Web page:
12. rampmg

    Good article. I would add a flip side to #10: Don’t be discouraged by other writers’ failures. I am new at trying to get published for fiction and if I paid attention to all the nay sayers I’d give up right now. I had the same experience when I started my business 16 years ago. I didn’t buy into it then either.

  13. lstammerwriter

    Love it!

    I’d like to add:

    (1) It’s never too late to start writing. (or to start AGAIN)
    (2) You are never too old to write a book and/or get published.

    1. Zachary Petit Post author

      Thanks, lstammer. And I agree totally – excellent additions. Wish I’d included those! Lee Child was almost 40 when he got fired from his day job and started writing novels. The writer Harry Bernstein published his first book at 96 (!). (Someone recently wrote an essay for us on Bernstein, and it was fascinating.)

  14. lstammerwriter

    Great article. Two more good thing to remember:

    (1) It’s never to late to start writing.
    (2) You are never too old to write a book and/or get published.

  15. William

    I agree with what schuylersr says, the advice can be distilled down, the word count of your editor must surely be ‘on’ in spades.

    To ignore a fact does not make it less of a fact, IMO, it makes the person ignoring the fact more akin to that of a politician. By my reading of the responses you posted, you missed your calling. But we MUST move on!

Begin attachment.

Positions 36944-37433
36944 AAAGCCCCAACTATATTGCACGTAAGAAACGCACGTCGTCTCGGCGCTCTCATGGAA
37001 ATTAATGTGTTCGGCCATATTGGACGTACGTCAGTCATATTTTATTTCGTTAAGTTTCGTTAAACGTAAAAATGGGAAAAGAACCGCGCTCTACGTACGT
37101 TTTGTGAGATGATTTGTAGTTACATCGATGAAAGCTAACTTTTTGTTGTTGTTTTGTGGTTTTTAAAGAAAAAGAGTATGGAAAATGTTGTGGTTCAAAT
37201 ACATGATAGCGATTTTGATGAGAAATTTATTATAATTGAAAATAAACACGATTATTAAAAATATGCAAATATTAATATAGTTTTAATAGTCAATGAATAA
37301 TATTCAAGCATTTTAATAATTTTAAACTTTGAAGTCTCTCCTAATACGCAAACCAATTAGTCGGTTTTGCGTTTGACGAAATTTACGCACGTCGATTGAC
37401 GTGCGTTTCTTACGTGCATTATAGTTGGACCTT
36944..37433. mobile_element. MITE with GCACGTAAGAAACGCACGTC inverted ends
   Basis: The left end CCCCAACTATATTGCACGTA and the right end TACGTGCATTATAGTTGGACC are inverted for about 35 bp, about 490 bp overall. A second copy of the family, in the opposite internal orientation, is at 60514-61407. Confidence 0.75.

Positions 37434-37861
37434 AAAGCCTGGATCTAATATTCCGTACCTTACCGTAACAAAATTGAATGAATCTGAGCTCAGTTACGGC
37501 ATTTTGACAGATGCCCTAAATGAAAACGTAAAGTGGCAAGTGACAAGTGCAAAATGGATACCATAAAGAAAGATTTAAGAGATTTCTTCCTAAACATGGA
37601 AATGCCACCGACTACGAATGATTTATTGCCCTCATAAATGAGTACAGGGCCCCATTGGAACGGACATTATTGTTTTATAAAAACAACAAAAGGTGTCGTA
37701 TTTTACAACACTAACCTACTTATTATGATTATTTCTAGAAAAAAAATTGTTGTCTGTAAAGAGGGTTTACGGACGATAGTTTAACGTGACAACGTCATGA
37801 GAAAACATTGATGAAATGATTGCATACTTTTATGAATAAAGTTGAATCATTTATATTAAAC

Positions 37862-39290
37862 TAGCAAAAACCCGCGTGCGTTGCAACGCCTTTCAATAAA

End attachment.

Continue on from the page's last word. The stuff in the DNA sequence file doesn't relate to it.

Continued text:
Your use of point Nr7 is well used although I fail to see either Mialie or myself as a troll. You can choose to ignore Mialie and myself but speaking for myself I’m used to that. You are obviously connected to writing well enough to take a little heat and I’m certain you’ve grown thick skin by now. No doubt criticism from the “commoners” [those NOT published or connected] has become like water off a duck’s back.

    Regarding the flaw you make in point Nr8, it’s NOT ”youR’ and the correction (albiet weak) ‘you’ is not much better. Both pass the spell check system, however, neither hits the mark of the point you’re trying to ‘teach’.

    I intend no negativity here but only wish to say, I’m sure it’s “good to be the king” and so well to be connected. Flaws are still flaws by any label.

  16. schuylersr

    Good article but the advice can be simplified to 1. Be yourself; 2. Keep writing; 3. Treat criticism as a teaching aid; 4. Read; and 5. Never give up. Keep those thoughts in your head as you merrily write along.

  17. Mialie

    Great article, but there’s a typo in the title of #8 (…lower youR guard…) which is ironic since it’s the one mentioning how important are the basics of grammar and mechanics!

    1. Zachary Petit Post author

      Mialie, thanks for reading and commenting. Re: “you(r)” – that was my (cheesy) attempt at being clever on the grammar point 😉

      1. Bookwrm89

        I’m happy to find out that was a deliberate error. I don’t think of myself as a troll but stuff like that really bothers me, especially on a site that’s all about improving writing! 😉

  18. Zachary Petit Post author

    Ha! True. If there’s ever a lull in Writer’s Digest’s publishing schedule, now you know why. Thanks for your note, Mark.

    And Stephanie: Thanks so much for reading and sharing your thoughts.

  19. Mark Haase

    I greatly enjoyed your article, but you broke the first rule of an upcoming article of mine, titled “15 Things a Senior Managing Editor Should Never Do.” Rule #1: Never cave in and join Twitter. Again, excellent article.